Back from GUADEC3.

Back from GUADEC3. I spent a little more time walking around Madrid than planned, as I got caught in gridlock
traffic and missed the flight. I don’t see what the big deal
is about Madrid – it’s big but not that special.

GUADEC was an incremental improvement personally, but it
was a mess overall. While I thank the organisers for what
they did do, I think that they let us down by not doing the
job properly. If GUADEC4 is in Munich next year, as some
have suggested then at least I’ll be able to tell people
what they are doing wrong.

Communication was a real difficulty. The Spanish must be
the only people who make the Brits look good when it
comes to foreign languages. I did eventually
recall some cowboy spanish gleaned from Cormac McCarthy
books, but “Give me my horse” will only go so far towards a
Cafe con leche, and “You killed my brother” won’t get you a
cab to the airport.

It was great to meet a few more people who were
previously just email addresses and irc nicks. It’s nice to
know that so many of the developers are such good people.
However, there were a lot of folk to meet, and the combined
effects of sleep deprivation, starvation, and indoor
windchill had left me a little frazzled. At one point I was
talking to somebody about himself as if he wasn’t there.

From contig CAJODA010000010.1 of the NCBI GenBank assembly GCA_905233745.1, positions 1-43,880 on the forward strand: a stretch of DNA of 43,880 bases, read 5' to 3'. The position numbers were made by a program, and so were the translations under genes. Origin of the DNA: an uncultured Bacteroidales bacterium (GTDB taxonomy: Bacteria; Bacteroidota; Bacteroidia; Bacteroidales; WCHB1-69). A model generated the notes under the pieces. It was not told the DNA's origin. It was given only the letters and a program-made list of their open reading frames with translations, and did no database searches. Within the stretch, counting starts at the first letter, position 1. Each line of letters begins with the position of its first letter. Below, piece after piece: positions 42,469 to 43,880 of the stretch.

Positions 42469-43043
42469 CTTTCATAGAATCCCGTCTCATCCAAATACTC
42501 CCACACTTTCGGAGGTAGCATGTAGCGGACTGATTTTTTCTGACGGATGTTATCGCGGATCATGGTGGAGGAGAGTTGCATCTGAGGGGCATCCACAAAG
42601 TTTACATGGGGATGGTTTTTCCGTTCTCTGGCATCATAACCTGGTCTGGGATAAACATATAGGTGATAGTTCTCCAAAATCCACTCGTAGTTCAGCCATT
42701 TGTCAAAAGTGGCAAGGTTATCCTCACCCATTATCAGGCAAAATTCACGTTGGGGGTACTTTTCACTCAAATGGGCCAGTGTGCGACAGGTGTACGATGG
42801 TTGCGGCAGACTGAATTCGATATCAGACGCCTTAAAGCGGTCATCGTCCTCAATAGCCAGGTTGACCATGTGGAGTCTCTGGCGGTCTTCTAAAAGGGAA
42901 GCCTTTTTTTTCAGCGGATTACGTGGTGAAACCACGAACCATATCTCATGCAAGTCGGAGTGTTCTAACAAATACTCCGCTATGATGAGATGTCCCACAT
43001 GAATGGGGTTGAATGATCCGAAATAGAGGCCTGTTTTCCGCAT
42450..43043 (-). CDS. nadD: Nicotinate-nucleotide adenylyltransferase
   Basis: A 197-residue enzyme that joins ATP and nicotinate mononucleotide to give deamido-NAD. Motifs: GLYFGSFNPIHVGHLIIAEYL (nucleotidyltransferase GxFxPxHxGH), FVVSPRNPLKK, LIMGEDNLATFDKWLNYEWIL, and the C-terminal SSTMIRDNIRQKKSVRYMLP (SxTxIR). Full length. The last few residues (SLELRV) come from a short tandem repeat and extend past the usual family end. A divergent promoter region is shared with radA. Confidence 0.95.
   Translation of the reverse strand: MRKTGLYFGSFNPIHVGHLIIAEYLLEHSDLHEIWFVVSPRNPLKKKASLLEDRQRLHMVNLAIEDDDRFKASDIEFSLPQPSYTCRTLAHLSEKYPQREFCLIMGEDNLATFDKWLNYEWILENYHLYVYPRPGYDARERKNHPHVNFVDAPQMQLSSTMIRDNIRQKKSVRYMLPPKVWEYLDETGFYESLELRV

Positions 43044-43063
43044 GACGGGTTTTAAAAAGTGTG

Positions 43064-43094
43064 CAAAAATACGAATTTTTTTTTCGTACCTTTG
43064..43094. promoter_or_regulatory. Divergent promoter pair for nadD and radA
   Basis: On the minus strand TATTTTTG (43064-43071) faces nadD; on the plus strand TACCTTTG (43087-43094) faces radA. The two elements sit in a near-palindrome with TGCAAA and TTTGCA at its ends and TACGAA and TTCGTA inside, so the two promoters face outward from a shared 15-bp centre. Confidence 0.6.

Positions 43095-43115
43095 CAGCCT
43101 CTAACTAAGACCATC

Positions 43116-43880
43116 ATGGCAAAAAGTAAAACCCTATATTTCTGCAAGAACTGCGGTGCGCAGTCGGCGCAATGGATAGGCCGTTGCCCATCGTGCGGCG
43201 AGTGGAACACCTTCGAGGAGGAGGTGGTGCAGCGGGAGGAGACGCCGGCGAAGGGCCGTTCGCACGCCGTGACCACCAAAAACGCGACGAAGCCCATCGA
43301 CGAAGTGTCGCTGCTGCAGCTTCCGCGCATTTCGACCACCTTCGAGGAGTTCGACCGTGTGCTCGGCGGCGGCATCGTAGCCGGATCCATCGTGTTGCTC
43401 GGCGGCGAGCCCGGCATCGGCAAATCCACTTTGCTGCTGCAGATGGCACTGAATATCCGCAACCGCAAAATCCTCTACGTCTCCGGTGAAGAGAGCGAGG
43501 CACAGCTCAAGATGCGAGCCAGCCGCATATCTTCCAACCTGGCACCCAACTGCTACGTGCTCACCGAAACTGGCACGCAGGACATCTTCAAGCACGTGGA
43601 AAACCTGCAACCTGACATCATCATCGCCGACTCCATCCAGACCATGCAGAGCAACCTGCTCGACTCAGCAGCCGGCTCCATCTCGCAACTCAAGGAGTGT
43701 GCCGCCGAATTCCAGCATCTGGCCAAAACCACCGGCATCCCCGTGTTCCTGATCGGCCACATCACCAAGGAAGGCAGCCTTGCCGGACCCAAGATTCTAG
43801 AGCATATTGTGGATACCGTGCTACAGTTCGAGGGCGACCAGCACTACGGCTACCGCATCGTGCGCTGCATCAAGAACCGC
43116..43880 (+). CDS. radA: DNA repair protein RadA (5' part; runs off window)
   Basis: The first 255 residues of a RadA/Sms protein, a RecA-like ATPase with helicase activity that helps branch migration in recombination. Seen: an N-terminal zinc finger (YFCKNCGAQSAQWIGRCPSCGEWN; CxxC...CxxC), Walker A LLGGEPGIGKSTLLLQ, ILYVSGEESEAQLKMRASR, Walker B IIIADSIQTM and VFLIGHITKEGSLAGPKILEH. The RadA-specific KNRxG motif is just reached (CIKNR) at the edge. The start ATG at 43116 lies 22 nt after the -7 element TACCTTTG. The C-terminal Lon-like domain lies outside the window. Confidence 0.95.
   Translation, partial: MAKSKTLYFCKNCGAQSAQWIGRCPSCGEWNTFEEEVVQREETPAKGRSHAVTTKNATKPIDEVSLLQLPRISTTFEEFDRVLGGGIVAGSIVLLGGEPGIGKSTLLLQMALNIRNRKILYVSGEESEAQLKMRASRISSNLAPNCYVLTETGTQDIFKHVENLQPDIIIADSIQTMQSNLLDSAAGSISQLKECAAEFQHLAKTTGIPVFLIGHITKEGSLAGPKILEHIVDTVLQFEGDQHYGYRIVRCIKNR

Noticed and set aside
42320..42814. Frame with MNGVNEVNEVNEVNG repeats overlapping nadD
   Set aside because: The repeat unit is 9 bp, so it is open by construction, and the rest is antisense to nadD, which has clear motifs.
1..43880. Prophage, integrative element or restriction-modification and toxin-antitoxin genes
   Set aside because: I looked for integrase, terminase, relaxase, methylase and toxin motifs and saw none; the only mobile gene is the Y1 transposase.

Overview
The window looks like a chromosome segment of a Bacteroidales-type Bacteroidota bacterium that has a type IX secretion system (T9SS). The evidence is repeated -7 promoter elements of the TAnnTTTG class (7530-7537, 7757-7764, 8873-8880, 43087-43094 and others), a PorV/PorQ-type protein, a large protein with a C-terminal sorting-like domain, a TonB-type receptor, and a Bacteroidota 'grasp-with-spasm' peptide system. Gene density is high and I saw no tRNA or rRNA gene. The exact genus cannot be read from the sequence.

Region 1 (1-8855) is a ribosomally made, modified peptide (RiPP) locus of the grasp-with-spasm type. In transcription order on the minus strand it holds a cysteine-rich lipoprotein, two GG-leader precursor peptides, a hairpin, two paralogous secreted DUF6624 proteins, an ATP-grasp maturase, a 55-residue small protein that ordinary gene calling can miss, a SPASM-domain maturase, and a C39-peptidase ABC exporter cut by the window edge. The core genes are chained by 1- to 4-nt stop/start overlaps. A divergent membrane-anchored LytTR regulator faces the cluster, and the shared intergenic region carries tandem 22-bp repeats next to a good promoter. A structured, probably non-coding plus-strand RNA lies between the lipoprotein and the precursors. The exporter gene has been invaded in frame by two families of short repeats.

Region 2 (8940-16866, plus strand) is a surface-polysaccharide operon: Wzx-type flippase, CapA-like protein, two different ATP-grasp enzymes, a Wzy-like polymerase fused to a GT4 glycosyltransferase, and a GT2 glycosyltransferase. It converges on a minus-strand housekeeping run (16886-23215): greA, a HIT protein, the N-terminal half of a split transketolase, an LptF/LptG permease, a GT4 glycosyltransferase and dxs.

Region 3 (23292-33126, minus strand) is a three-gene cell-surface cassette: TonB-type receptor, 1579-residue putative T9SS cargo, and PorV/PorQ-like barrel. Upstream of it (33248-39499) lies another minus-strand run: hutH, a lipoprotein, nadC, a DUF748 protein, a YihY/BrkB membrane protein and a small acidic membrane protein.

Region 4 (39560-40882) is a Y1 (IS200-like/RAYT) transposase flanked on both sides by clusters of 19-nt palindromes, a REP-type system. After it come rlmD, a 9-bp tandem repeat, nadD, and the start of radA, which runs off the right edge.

That’s fine in a David Lynch movie, but it won’t fly in

Although we still had the usual politics, it seems to
have become rather dull and passe now, so nobody bothered to
squabble properly. This is a good thing.

The gtkmm talk on Saturday
morning went
reasonably well,
though most people in the audience had never used gtkmm or
C++, and I’m not sure that they all understood my english.
Maybe the Ximian party should be on the last day next time –
apparently it ended at 5am. I’m told that there weren’t many
people in the main hall either. Because of that, and various
organisational difficulties, it was a bit of a shambles. For
those who didn’t make it, the slides and notes are online <a
It was worth it to see Owen Taylor raise his hand when I
asked the audience whether they had done any GTK+

I noticed that we have a lot of young hackers who have
lots of enthusiam, intelligence, and time, but who aren’t
really involved as much as they’d like. We need to
make it easier for these people. Every subproject should
have a list of simple tasks that they can begin to help
with. Experienced developers forget that it’s difficult for
youngsters to know where to start, and difficult to maintain
focus without some coaxing. At the moment they are a vast
untapped resource which shouldn’t be wasted while other
hackers are complaining about having too much work.

I’m experiencing the strange urge to manage development
rather than just design and code. Is this some biological
change that accompanies the greying of the hair? Only my
dislike of C now prevents me from getting bossy on the GNOME